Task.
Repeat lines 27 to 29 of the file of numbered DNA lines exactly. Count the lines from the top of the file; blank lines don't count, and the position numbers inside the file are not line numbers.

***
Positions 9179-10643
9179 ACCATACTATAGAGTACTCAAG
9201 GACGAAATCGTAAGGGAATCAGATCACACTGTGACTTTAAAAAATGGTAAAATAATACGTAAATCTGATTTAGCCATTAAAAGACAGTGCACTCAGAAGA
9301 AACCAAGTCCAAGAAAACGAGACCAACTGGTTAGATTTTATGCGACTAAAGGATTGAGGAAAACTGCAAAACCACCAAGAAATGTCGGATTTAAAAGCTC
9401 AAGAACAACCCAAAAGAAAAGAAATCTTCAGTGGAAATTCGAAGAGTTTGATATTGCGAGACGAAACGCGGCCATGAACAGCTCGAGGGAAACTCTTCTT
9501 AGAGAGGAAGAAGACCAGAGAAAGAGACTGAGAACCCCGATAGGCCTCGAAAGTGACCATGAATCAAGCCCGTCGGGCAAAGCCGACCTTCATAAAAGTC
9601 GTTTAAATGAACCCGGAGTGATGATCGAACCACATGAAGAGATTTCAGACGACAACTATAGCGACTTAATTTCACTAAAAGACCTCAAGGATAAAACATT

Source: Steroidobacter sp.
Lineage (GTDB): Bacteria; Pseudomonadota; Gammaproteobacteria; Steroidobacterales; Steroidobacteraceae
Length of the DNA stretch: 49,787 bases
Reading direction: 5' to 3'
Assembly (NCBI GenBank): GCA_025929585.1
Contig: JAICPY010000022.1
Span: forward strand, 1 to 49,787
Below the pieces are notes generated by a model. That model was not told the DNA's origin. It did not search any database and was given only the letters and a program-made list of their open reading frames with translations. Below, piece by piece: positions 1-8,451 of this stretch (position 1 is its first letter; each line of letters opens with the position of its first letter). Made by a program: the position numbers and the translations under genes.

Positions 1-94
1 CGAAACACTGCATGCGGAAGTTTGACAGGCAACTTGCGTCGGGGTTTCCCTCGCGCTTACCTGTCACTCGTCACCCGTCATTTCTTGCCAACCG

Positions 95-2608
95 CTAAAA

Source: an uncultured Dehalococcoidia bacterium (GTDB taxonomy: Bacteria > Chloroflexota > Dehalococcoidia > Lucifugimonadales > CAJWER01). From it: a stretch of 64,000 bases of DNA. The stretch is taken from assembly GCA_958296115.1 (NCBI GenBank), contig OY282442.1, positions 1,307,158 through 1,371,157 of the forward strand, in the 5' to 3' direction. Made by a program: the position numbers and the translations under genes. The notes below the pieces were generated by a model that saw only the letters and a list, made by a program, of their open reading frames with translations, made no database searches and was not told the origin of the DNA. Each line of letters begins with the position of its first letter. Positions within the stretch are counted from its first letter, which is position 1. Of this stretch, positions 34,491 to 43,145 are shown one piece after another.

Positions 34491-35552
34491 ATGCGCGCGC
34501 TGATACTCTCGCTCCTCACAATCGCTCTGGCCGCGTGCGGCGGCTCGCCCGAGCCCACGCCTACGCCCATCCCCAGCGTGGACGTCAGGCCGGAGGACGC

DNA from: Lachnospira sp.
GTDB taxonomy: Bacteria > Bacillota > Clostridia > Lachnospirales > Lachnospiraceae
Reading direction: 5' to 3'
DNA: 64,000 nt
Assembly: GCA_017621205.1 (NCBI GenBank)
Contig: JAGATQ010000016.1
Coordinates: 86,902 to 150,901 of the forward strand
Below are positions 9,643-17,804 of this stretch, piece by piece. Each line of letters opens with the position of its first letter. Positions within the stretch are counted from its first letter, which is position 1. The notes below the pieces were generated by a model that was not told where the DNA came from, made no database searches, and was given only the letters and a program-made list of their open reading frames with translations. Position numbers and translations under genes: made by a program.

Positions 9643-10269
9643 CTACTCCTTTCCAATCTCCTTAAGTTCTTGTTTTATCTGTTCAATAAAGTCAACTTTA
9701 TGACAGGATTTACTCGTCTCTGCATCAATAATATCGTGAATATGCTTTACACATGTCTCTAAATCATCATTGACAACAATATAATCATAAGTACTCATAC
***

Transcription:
DNA: 64,000 nt
Assembly: GCA_017621205.1 (NCBI GenBank)
Contig: JAGATQ010000016.1